Ruth "Kay" Castaldo, 67, an opera director whose imaginative ways helped define the genre during a key period in Philadelphia, died Monday, Aug. 1, in Edgewood, N.M., after battling a brain tumor, her agent said.

Kay Walker Castaldo, as she was professionally known, directed productions for Opera Company of Philadelphia, Cincinnati Opera, Teatro Colón, and New York City Opera. Since 2012, she had been associate professor at the School of Music, Theatre and Dance at the University of Michigan.

"She was a wonderful director because she was a great human being and was interested in human relations and human reasons to be," said Bernard Uzan, the director whose agency, Uzan International Artists, represented Ms. Castaldo.

She was an influential member of the creative team during Robert Driver's tenure as chief of the Opera Company of Philadelphia (now called Opera Philadelphia) that, with designer Boyd Ostroff, developed productions of Madama Butterfly (1996, 2002), Norma (1998), The Tales of Hoffmann (1998), Werther (2001), I Capuleti e i Montecchi (2002), Il Trovatore (2003), and The Pearl Fishers (2004).

Driver remembers then-emerging Russian soprano Anna Netrebko "fearlessly navigated Kay's demanding direction of scaling moving stairs while singing" in I Capuleti e i Montecchi, and he praised the director's innovative approach and gentle mien.

"She is probably the only director who never raised her voice," Driver said.

And yet Ms. Castaldo had a strong vision.

"When her sly smile came on, I knew I was in for something that would challenge me," Driver said, "but her preparation and thinking were always so thorough and logical that she made it seem perfectly natural to produce a 'postapocalyptic' Il trovatore in 2003. It was a stunning production, but there were some very nervous board members when they heard the term postapocalyptic."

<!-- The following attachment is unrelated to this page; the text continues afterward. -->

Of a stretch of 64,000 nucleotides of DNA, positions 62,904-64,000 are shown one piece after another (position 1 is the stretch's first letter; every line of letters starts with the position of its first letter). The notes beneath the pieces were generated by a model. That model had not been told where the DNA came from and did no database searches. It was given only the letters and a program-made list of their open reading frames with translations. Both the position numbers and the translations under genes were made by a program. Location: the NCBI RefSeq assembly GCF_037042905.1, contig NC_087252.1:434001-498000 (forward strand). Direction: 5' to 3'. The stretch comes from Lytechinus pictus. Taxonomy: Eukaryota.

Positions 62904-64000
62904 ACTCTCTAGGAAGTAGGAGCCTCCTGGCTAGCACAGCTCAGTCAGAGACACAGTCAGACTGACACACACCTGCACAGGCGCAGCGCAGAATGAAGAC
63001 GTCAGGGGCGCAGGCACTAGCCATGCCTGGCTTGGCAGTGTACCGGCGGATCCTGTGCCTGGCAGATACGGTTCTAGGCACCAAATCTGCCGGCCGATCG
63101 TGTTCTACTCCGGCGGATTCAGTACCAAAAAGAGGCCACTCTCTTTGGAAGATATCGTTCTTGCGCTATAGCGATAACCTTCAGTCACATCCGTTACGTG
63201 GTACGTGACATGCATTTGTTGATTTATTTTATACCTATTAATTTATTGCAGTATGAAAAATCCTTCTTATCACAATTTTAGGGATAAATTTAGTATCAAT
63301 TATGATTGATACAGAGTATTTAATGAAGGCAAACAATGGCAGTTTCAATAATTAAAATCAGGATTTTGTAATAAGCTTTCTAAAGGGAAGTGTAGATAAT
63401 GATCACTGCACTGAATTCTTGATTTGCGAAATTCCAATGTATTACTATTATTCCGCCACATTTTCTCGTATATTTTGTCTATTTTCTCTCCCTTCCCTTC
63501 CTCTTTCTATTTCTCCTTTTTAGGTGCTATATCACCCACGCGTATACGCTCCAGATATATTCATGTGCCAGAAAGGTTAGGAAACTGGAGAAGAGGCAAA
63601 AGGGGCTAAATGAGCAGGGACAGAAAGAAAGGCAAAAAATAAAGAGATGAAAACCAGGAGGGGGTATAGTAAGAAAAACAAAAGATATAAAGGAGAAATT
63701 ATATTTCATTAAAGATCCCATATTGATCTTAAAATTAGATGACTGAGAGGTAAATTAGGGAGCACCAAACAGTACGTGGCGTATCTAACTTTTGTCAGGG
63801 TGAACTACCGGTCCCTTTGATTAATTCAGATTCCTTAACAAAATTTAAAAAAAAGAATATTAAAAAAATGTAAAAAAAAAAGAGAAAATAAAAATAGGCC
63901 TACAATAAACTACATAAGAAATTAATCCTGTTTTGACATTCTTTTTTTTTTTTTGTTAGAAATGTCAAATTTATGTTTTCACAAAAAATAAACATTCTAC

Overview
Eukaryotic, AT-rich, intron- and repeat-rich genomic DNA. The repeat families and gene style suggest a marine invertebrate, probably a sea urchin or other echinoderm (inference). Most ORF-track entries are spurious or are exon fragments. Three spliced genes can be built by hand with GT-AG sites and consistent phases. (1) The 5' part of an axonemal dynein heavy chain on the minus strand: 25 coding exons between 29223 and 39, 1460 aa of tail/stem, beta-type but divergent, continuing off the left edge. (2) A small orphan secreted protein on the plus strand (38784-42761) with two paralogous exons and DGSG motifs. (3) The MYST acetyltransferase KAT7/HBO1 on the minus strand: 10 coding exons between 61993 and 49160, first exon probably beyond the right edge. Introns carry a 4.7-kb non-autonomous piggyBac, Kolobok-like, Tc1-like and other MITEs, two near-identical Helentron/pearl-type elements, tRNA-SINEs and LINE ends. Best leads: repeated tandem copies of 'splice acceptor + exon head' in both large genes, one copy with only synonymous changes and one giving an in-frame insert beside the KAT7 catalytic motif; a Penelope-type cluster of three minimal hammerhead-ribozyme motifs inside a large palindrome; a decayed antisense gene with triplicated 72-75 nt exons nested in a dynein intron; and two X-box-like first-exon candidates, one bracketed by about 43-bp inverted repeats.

Born in Cleveland, Ms. Castaldo earned a bachelor's degree in music from Westminster Choir College and a master's of music history and musicology from the University of Michigan.

Uzan said Ms. Castaldo subscribed to the Stanislavski method and worked less on stage movement than on finding meaning in the text.

"The most important thing is the relationship between the characters, and trying to find inside yourself something you can use for the character you are playing," he said.

The 2003 Trovatore by Ms. Castaldo and Ostroff, starring mezzo Barbara Dever, was a particularly smart and satisfying illustration of the approach. Spare sets and video projection close-ups of facial expressions did much to sharpen characterizations.

Ms. Castaldo perpetuated her artistic philosophy, directing productions at the Curtis Institute of Music and Academy of Vocal Arts, where she also taught acting. At the University of Michigan, she directed Ariadne auf Naxos and Die Zauberflöte. To deepen students' understanding of Dead Man Walking, she produced, in person, nothing less than the heroine of the story herself, nun and death-penalty abolition advocate Helen Prejean.

"She brought her finely honed professional interpretive skills and performance expectations to the student's level through exercises she developed to help students find dramatic motivation and expression within their operatic characters," University of Michigan voice professor Stephen West said.

She was known, he said, "as a wonderful colleague and easy collaborator, with a positive, generous, glowing spirit."

Her husband, composer Joseph Castaldo, died in 2000. Ms. Castaldo is survived by two stepchildren, David and Annalisa; a stepgrandson; and four siblings.

A funeral was held Saturday in Akron, Ohio.

Donations in her memory may be sent to ECHO, 17391 Durrance Rd., North Fort Myers, Fla. 33917 (, or Lakemore United Methodist Church, 1536 Flickinger Rd., Akron, Ohio 44312.